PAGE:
Dax Fulton had an idea of what it would take to reach the next level of his professional baseball career.
To make it happen in 2022, the former Mustang Bronco knew improvements were needed in two key areas of his game.
After a difficult start to the season, Fulton solicited advice from inside and outside of the Miami Marlins organization. He spoke with coaches within the Marlins system and with University of Oklahoma coach Skip Johnson.
Not long after, the 6-foot-7, 225-pound lefty started to find his form.
“The goal was to get to Double-A this season,” Fulton said. “I knew I needed to start working hard mechanically and mentally. Right after the All-Star break it started to come together. Everything felt good and slowly but surely, I was able to string together some good starts.”
From July 8 on, Fulton gave up no more than three earned runs in any of his 11 remaining starts or appearances. He saw his earned run average drop from 5.30 at the end of April to 4.07 following his final start for the High-A Beloit Sky Carp on Aug. 20.
Fulton got the call he had hoped for going into the season and on Aug. 27, the 2020 40th overall pick made his first start at Double-A for the Pensacola Blue Wahoos. He gave up one earned run over five innings and struck out five against the Montgomery Biscuits.
“It was awesome,” Fulton said. “I immediately called my parents and told them. We were excited and happy because it felt like the hard work was paying off.
“It was also cool to know the Marlins had enough trust in me to promote me. That was a really good feeling and right there I knew I wanted to make it look like the right decision.”
Dax Fulton, current member of the Double-A Pensacola Blue Wahoos, delivers a pitch for Mustang during his junior season. Fulton is currently ranked as the No. 8 overall prospect in the Miami Marlins organization by MLB.com. (Photo by Shelly Holinsworth / Freelance Action Photography)
Fulton was outstanding at Double-A, recording a 2.57 ERA and 30 strikeouts over 21 innings. He made four appearances, including three starts, and allowed just 14 hits.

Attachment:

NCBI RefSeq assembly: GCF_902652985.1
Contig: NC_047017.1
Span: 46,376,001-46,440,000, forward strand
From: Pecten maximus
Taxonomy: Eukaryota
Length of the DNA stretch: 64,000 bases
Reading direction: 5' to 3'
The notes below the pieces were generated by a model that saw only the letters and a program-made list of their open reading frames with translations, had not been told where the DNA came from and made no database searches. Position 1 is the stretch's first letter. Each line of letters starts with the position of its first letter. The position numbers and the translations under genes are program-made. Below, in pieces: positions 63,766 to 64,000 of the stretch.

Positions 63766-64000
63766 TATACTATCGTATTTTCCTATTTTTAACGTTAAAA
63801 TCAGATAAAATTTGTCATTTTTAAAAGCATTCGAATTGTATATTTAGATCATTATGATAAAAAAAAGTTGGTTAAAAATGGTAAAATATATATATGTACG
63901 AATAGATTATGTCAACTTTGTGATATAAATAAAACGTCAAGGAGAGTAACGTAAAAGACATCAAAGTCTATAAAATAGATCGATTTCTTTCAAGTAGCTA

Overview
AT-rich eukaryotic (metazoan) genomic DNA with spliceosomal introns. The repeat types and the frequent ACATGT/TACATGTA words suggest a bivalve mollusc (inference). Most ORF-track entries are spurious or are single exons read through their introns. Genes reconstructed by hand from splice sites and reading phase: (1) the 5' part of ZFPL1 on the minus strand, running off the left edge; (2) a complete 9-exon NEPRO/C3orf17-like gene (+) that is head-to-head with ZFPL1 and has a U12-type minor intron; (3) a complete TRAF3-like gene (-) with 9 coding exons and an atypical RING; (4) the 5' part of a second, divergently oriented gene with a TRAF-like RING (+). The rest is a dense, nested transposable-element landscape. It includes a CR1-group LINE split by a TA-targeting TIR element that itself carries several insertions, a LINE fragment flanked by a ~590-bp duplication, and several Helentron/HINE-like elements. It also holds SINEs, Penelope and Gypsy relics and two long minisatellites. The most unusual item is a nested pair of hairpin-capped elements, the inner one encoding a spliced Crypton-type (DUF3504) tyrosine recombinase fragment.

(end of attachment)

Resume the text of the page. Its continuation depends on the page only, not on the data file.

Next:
The 21-year-old prospect also made his postseason debut, allowing one hit and one walk over six innings while striking out 13 batters against Montgomery. He was dealt a no-decision but helped lead the Blue Wahoos to a 1-0 win in the Division Series clincher.
The Blue Wahoos went on to defeat the Tennessee Smokies for the Southern League championship.
“It was a really cool experience,” Fulton said. “I just wanted to give my team a chance to win.
“Another great thing about it was a lot of the guys I played with at High-A came up, too. Overall, I have really enjoyed Pensacola. It’s awesome… higher quality of baseball, and a lot of things to do.”
Fulton, who currently ranks as the No. 8 overall prospect in the Miami organization, says it was nice to extend his workload this season. He missed his senior year at MHS due to Tommy John surgery and was limited in his first pro season.
The former High School Perfect Game All-American pitched 124.1 regular and postseason innings combined in 2022 – up from 78.1 in 2021.
“They let me go a little bit this year,” Fulton said. “Last year I was trying to get my feet under me and get used to pro ball. I was also trying to stay healthy after the surgery.
“It was a lot more volume and I thought I handled it really well. My body and arm feel great and most importantly, I’m happy with where I’m at.”
Fulton says a stronger workout routine and becoming more well-rounded with conditioning drills was key to pitching more innings this season. He wasn’t sure how everything would work out after being presented with the game plan, but quickly committed.
“Change isn’t always what you want to hear,” he said. “But I was lying in bed thinking about what’s best for me and that was it. Accepting it was the first part.”
Fulton slowly started seeing gains. The organization gave him a blueprint and he completely bought in, hitting the weight room three times a week while running more and focusing on arm care.
“The Marlins believe in long distance after pitching and sprint work leading up to the start to be more explosive,” he said. “It’s little things like that where I can see the difference. That, plus learning how to strengthen the muscles in and around my shoulder and back.”
Former Mustang Bronco and current Pensacola Blue Wahoo Dax Fulton signs autographs after a game this season. Fulton helped lead the Blue Wahoos to the 2022 Southern League championship after being called up to the Miami Marlins Double-A affiliate. (Photo by Daniel Venn / Pensacola Blue Wahoos)
The former Bronco has also taken every chance to learn.
He made it through the transition from high school to pro ball rather smoothly and now is trying to soak in as much knowledge as possible.
“I try to listen more and not talk as much,” Fulton said. “It’s amazing how much these coaches and players know about the game. It’s a cool mix of guys from different places with different backgrounds… There is plenty to learn.”
Fulton says his teammates immediately accepted him and helped show him the ropes.
“It’s an earned trust and earned respect kind of thing,” he said. “If you work hard, they treat you like you’re one of their own.”
At the end of the day, Fulton reflects and doesn’t take for granted the fact he’s living out a childhood dream. It’s easy for him to rattle off all of the top prospect hitters he has already faced or seen in his young career.
He also enjoys pointing out his favorite ballparks and cities and what makes them unique. The tall lefty thoroughly loves playing the game and the thrill he gets when he stands 60 feet, six inches away from home plate.
“Sometimes I still feel like I’m a kid.”